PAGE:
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Abstract Title:

Crocetin promotes clearance of amyloid-β by inducing autophagy via the STK11/LKB1-mediated AMPK pathway.

Abstract Source:

Autophagy. 2021 Jan 19:1-20. Epub 2021 Jan 19. PMID: 33404280

Abstract Author(s):

Abubakar Wani, Sweilem B Al Rihani, Ankita Sharma, Brenna Weadick, Rajgopal Govindarajan, Sameer U Khan, Parduman R Sharma, Ashish Dogra, Utpal Nandi, Chilakala N Reddy, Sonali S Bharate, Gurdarshan Singh, Sandip B Bharate, Ram A Vishwakarma, Amal Kaddoumi, Ajay Kumar

Article Affiliation:

Abubakar Wani

Abstract:

Alzheimer disease (AD) is usually accompanied by two prominent pathological features, cerebral accumulation of amyloid-β (Aβ) plaques and presence of MAPT/tau neurofibrillary tangles. Dysregulated clearance of Aβ largely contributes to its accumulation and plaque formation in the brain. Macroautophagy/autophagy is a lysosomal degradative process, which plays an important role in the clearance of Aβ. Failure of autophagic clearance of Aβ is currently acknowledged as a contributing factor to increased accumulation of Aβ in AD brains. In this study, we have identified crocetin, a pharmacologically active constituent from the flower stigmas of, as a potential inducer of autophagy in AD. In the cellular model, crocetin induced autophagy in N9 microglial and primary neuron cells through STK11/LKB1 (serine/threonine kinase 11)-mediated AMP-activated protein kinase (AMPK) pathway activation. Autophagy induction by crocetin significantly increased Aβ clearance in N9 cells. Moreover, crocetin crossed the blood-brain barrier and induced autophagy in the brains' hippocampi of wild-type male C57BL/6 mice. Further studies in transgenic male 5XFAD mice, as a model of AD, revealed that one-month treatment with crocetin significantly reduced Aβ levels and neuroinflammation in the mice brains and improved memory function by inducing autophagy that was mediated by AMPK pathway activation. Our findings support further development of crocetin as a pharmacological inducer of autophagy to prevent, slow down progression, and/or treat AD.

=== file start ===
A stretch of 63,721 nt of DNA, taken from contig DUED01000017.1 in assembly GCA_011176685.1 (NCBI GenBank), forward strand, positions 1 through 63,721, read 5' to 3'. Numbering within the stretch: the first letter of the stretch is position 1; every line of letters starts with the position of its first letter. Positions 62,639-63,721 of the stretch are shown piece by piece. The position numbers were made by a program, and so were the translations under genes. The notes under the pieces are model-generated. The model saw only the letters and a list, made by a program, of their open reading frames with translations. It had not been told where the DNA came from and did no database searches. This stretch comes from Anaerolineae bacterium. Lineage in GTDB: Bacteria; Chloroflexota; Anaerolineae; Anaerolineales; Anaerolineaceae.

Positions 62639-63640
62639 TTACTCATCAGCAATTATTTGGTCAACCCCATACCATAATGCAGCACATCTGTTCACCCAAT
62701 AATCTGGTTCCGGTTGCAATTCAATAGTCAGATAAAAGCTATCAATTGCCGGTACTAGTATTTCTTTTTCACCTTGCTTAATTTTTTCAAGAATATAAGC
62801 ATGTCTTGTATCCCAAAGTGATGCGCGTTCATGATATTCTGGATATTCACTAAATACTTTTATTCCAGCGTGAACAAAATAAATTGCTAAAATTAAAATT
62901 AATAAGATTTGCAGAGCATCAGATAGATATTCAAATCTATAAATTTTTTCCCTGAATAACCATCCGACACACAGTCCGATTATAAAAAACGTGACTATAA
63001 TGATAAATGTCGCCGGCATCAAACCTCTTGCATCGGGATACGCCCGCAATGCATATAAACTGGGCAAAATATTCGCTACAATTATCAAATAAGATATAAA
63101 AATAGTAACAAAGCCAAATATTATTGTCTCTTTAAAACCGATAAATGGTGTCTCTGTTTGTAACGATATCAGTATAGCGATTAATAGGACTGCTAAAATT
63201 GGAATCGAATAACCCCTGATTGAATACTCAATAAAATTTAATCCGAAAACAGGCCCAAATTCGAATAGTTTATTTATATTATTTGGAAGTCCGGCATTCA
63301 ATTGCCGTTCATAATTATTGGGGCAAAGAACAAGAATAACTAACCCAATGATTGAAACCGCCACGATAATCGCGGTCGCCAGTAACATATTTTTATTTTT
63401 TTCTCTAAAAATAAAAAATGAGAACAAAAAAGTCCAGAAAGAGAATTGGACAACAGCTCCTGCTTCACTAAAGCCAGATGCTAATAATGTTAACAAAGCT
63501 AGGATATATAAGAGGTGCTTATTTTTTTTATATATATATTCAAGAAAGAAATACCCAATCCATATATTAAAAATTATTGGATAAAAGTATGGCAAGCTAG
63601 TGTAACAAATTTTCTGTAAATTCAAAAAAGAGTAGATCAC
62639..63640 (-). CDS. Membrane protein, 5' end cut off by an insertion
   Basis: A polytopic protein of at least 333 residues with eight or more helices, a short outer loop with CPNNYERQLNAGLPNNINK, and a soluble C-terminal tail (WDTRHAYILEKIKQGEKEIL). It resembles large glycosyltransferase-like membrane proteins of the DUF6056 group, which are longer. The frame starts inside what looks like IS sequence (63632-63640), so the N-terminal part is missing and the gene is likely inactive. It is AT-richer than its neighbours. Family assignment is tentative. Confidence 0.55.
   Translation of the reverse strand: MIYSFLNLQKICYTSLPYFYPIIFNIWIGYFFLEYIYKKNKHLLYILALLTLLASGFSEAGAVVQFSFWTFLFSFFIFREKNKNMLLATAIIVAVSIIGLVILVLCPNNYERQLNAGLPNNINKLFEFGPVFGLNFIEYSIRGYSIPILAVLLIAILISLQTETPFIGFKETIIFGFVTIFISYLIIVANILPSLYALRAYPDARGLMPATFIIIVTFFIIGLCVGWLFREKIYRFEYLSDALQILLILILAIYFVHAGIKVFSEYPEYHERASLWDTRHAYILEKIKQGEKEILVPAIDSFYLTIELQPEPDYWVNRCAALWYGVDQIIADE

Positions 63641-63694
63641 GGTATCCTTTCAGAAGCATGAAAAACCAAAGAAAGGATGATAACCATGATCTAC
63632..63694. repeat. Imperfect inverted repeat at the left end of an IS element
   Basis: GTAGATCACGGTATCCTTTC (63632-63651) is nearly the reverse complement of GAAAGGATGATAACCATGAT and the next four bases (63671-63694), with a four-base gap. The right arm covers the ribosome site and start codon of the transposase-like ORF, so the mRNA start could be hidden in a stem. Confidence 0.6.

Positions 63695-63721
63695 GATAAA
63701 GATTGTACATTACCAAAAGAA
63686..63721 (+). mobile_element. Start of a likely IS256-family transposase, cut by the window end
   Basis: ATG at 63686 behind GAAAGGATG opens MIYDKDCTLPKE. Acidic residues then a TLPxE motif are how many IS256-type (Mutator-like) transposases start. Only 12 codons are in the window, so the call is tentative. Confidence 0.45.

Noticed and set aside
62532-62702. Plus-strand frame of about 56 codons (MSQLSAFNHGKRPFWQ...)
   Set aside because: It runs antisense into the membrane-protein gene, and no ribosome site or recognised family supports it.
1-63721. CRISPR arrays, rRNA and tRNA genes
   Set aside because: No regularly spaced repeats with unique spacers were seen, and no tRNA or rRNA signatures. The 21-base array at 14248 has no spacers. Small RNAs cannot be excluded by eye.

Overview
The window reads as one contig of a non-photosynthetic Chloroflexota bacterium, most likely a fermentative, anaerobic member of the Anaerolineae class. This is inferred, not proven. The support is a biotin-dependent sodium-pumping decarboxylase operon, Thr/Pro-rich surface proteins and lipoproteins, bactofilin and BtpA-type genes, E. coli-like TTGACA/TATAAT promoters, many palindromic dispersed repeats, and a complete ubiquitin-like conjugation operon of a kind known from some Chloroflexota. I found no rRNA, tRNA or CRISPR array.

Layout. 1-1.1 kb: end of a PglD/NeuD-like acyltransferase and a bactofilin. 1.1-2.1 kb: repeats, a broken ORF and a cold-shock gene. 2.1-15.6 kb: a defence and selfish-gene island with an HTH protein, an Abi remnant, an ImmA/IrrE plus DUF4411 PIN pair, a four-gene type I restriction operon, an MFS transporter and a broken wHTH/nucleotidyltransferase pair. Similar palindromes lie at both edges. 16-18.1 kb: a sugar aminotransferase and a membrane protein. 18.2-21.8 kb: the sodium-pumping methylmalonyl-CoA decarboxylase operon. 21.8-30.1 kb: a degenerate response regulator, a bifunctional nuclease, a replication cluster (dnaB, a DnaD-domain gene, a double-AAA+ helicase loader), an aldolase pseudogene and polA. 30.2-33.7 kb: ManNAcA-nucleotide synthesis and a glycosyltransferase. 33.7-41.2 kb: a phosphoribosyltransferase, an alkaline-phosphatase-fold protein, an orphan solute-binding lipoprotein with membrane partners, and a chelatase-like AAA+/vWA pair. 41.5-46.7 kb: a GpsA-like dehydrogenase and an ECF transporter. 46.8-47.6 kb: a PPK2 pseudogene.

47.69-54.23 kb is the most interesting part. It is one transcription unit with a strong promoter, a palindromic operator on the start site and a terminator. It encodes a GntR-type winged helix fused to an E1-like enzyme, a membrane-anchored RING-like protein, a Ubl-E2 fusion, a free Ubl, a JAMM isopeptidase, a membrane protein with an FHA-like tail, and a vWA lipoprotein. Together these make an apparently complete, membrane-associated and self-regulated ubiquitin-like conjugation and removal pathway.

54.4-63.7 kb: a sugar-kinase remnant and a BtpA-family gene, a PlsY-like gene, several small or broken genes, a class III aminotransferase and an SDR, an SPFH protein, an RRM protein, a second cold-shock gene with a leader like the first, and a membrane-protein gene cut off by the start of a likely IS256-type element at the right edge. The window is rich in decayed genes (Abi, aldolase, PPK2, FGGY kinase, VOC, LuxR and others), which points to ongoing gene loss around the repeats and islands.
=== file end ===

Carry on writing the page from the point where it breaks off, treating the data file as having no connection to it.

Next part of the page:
Study Type : Animal Study

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